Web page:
The Breaking of Nations: Order and Chaos in the Twenty-first Century

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Atlantic Monthly Press, 2003 - History - 180 pages
5 Reviews
Based on an essay that has been hailed as one of the most influential policy pieces published in the past decade, Robert Cooper sets out a radical new interpretation of the shape of the world in his pathbreaking book, "The Breaking of Nations. Cooper argues that there are three types of states in the world that deal with each other in different ways: "pre-modern" parts of the world, without fully functioning states, "modern" nation states, concerned with territorial sovereignty and national interests, and "post-modern" states in which foreign and domestic policy are inextricably intertwined, tools of governance are shared, and security is no longer based on control over territory or the balance of power. Among First World nations, societies may operate on the basis of laws, openness, and cooperative security. But when dealing with a hostile outside enemy, civilized countries need to revert to tougher methods from an earlier era--force, preemptive attack, deception--if we are to safeguard peaceful coexistence throughout the civilized world. Like Robert Kagan's best-selling "Of Paradise and Power, The Breaking of Nations is essential reading for a dangerous age, a cautionary tale for superpowers, and a prescient examination of international relations in the twenty-first century.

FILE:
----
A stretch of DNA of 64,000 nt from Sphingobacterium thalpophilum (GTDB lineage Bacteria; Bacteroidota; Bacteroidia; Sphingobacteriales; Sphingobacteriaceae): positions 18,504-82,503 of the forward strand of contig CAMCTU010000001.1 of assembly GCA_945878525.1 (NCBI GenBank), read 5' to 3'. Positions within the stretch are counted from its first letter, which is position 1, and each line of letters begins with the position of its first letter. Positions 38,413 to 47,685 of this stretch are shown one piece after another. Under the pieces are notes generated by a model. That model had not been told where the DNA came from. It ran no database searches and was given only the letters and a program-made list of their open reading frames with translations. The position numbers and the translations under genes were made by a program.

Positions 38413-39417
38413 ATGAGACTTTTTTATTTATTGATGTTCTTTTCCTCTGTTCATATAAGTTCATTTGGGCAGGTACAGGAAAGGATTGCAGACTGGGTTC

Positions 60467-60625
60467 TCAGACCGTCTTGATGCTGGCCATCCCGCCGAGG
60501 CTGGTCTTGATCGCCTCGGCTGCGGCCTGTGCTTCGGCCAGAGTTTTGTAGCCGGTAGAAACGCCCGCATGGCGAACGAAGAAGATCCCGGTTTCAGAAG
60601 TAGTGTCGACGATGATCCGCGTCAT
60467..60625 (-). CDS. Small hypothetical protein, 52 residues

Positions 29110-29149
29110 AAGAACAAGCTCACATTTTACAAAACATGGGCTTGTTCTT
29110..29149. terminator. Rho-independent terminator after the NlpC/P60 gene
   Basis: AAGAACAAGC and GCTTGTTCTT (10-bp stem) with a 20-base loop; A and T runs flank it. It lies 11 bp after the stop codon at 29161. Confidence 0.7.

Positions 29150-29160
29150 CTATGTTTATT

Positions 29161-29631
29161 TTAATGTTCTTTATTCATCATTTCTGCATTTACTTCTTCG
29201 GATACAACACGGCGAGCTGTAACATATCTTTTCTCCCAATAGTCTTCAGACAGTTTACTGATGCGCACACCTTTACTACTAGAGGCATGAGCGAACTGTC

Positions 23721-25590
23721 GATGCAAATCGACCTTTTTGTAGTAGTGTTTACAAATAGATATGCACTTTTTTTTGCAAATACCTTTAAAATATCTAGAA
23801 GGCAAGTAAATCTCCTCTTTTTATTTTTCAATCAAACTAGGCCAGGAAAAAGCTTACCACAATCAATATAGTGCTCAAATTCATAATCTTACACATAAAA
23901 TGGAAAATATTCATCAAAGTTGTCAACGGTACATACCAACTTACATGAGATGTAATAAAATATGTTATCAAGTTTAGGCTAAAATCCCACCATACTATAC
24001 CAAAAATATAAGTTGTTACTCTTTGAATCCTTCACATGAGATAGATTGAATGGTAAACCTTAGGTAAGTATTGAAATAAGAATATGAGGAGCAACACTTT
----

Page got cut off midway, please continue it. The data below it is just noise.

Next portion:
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Review: The Breaking of Nations: Order and Chaos in the Twenty-First Century

User Review  - Alexandra Sundarsingh - Goodreads

A clear, lucid and unflinching summary of what it will take for Europe to try to be a power-player in 21st century global politics while still maintaining balance. Helpful to the modern student of IR in moving past the Cold War framework of conflict, and into the modern era. Read full review

Review: The Breaking of Nations: Order and Chaos in the Twenty-First Century

User Review  - Daniel Simmons - Goodreads

Slim but insightful -- the first of his three essays is the best. No doubt some readers will quibble about how we are supposed to define "pre-modern states" vs. "modern nation-states" vs. "postmodern ... Read full review

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About the author (2003)

Robert Cooper is currently Director-General of External and Politico-Military Affairs for the Council of the European Union.

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